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Mark Phillips designed a course suited for both ends of the ability spectrum. Photo by Lindsay Berreth.

Eric Bull’s ETB Equine Construction of Scottsville, Virginia, is building the eventing and driving courses. “I’ve done the Pan Ams and the [American Eventing Championships], but this will be my first WEG,” he said. “Since I was probably 16 or 18 and wanted to build horse jumps, I’ve wanted to build a WEG or an Olympic Games. So while it’s probably going to be the most difficult summer of my career it’s also the most gratifying. It’s what I wanted to do, and I’ve been given a great opportunity and a great place to do it. It’s going to be awesome.”

Phillips has worked with Bull and his crew before and said the key is giving Bull some creative license. “While I have an understanding of construction, my job is to design, and his job is to construct,” Phillips said. “While I might say, ‘What do you think of this idea?’ he will then say, ‘I’d like to use this size of timber here and that size of timber there,’ and that’s perfect. The more the construction is his idea, the more inspired the final product. If I tell him to do something he thinks is crazy, you know that’s not going to work. It doesn’t create a good atmosphere.”

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Construction underway behind the derby field, which will hold the main stadium. Photo by Lindsay Berreth.

Richard Nicoll is designing the driving course, and the two courses will overlap in many places, such as at the water complexes. Phillips met with Nicoll at Tryon last year and went through his plan for the cross-country track. “Working with Richard has been easy,” he said. “Richard is a good man, and the chemistry has worked really well. We’re two professionals who know what we’re doing. In life if you let your ego get in the way of what you’re doing, it’s not a good thing. Everything is a compromise with an event like this. You have to work with the people flow, the traffic flow, the TV—you can’t only think about where to put the jumps.”

When it comes to making the time allowed, Phillips thought the eight-minute mark would be significant.

“We know if you go too fast too early the horses tend to hit the wall,” he said. “Where can they hit the wall? At Tryon it could be on the hill at eight or nine minutes. When we first started the short format not going too fast too early was the challenge, and what we have here is the most intense version of the short format with 42 efforts in 10 minutes, which is 135 meters per effort. Normally the three-star is 140 meters per effort. Why that becomes difficult is because any fences like the water jump have a ‘speed ticket.’ When you’re galloping 600 mpm, you can’t maintain that through the water. If you look at people going through the water they are doing about 400 mpm. You’ve got to catch up that lost time somewhere, so every five meters per effort less you have, you have five meters less to make up that time, and here you also have the hill at the end. There’s not a lot of terrain other than the hill, but the horses need to be fit—otherwise it will be a long way home.”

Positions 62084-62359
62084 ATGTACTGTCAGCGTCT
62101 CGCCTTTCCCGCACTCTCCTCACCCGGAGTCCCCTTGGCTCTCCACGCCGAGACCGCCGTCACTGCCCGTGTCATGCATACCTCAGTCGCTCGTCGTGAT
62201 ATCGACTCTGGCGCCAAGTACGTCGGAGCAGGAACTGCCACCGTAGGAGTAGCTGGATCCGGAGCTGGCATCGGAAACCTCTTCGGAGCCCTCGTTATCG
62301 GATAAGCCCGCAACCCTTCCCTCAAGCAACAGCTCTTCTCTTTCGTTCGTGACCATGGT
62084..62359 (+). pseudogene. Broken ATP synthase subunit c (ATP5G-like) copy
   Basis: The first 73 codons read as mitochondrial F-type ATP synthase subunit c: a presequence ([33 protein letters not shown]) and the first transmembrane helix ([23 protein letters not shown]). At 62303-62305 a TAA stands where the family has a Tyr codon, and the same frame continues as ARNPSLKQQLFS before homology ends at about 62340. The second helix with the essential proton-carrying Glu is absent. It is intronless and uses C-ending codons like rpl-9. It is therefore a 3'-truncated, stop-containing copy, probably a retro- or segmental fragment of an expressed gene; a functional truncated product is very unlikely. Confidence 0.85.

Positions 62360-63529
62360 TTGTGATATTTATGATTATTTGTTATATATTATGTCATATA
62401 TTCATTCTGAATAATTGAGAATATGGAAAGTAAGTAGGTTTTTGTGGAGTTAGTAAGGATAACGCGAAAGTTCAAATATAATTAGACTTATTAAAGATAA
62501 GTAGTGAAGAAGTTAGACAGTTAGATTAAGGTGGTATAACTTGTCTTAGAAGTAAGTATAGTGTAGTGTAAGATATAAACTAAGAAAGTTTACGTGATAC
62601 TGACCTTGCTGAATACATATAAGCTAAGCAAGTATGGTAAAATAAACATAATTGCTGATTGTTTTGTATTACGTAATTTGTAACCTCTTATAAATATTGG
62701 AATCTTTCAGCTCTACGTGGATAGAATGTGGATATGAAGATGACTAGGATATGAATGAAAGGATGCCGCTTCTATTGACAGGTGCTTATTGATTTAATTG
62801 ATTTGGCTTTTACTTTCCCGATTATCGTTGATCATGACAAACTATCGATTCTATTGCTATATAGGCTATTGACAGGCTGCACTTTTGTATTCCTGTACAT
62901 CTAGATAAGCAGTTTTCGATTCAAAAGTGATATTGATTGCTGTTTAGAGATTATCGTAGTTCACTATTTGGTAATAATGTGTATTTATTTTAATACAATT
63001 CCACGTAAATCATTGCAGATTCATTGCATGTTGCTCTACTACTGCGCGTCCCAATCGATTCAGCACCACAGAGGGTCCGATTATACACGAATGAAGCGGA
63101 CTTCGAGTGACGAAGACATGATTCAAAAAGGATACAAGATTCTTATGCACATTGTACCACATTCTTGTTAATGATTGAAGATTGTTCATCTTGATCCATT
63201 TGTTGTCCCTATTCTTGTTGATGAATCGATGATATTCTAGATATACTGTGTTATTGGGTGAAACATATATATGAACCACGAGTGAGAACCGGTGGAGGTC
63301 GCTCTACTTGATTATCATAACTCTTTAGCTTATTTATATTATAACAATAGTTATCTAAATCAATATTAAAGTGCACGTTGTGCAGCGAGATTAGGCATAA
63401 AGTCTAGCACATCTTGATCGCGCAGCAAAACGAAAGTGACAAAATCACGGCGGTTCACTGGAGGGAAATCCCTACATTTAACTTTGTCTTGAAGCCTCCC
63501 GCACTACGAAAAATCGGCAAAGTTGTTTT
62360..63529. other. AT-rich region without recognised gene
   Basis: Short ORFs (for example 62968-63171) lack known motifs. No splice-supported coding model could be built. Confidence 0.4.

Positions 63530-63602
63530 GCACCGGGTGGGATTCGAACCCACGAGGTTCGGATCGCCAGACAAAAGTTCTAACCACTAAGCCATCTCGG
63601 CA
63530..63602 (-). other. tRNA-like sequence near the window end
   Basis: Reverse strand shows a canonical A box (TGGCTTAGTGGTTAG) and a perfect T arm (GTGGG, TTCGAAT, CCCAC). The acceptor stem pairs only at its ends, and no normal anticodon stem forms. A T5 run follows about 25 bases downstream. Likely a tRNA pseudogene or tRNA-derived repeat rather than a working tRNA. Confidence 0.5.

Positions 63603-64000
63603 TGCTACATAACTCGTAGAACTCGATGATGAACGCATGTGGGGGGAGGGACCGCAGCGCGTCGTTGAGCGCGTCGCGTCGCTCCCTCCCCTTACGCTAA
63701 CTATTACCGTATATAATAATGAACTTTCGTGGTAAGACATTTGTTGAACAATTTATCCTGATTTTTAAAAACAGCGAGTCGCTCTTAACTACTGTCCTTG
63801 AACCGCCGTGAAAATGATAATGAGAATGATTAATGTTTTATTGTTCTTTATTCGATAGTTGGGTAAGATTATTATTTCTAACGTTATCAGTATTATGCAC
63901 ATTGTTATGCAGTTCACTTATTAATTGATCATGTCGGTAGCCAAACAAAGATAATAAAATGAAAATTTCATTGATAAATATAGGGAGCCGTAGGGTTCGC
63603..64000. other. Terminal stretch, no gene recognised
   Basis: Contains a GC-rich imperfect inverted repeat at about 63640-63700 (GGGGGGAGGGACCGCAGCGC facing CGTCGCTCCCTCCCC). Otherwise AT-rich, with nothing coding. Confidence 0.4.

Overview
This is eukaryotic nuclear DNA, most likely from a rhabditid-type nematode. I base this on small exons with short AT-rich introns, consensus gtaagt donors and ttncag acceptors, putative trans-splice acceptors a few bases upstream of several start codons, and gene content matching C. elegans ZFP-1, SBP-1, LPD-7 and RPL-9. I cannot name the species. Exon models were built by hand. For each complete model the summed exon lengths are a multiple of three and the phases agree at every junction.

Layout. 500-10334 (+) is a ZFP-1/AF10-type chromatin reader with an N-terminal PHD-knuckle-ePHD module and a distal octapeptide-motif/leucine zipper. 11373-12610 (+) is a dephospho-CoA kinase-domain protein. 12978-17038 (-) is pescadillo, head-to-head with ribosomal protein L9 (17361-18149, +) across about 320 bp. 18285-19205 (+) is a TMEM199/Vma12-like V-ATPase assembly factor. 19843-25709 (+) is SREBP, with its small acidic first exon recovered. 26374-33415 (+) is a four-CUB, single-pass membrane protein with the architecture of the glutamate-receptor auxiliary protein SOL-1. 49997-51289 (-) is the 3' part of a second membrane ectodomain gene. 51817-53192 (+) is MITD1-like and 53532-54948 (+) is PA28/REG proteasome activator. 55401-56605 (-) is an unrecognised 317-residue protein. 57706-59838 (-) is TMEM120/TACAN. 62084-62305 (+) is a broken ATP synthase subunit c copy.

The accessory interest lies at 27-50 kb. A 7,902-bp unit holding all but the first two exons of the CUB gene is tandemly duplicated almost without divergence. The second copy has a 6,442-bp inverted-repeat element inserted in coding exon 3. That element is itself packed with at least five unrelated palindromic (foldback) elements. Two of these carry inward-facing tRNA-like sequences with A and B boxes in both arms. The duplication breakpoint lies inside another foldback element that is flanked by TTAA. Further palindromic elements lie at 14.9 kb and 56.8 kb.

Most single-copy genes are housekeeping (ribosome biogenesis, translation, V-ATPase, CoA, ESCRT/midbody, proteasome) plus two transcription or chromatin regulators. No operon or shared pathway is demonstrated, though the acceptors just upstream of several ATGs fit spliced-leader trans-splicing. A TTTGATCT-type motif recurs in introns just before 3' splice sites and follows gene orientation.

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Much of the terrain is flat, but Mark Phillips said horses will still have to be fit to make time. Photo by Lindsay Berreth.

Phillips also will use the jumps to make time more of a factor.

“This is a big water complex, so you keep them at a slower speed for longer because of the length of the water,” he explained. “You can also do the same in the ‘combinations’ that aren’t technically combinations. If two related fences aren’t 600 mpm galloping fences, you can make that a slow 50 meters. The riders will have to ask themselves, ‘Am I going to jump these two fences with 15 strides, 13 strides or 10 strides?

“Obviously in 10 strides you’re not losing time, but in 15 you are losing time,” he continued. “Because when the horses are going 375 mpm in show jumping you know they take a 12-foot stride. When they’re galloping cross-country their feet go at the same speed and same rhythm, but the stride lengthens. Therefore the speed determines the length of stride.”

September can be hot in Tryon, and it can also bring heavy rainstorms. Phillips has contingency plans for both. “If it’s 95 degrees and 95 percent humidity I can cut a section out and shorten the course,” he said. “If I have three inches of rain we also might have to shorten the course. I wouldn’t want to reduce it to less than eight minutes, but I could come down to eight. If you have to come below eight minutes you probably shouldn’t be running the competition anyway.”

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Mark Phillips has contingency plans in case the North Carolina weather doesn’t cooperate. Photo by Lindsay Berreth.

Finally, he emphasized that the course will not be twisty in order to slow horses down. “I don’t believe in slowing horses down at the expense of flow,” he said. “Like I said before I want the horses to be able to understand the questions. I’m much more interested in being fair on the horses than being fair on the riders.”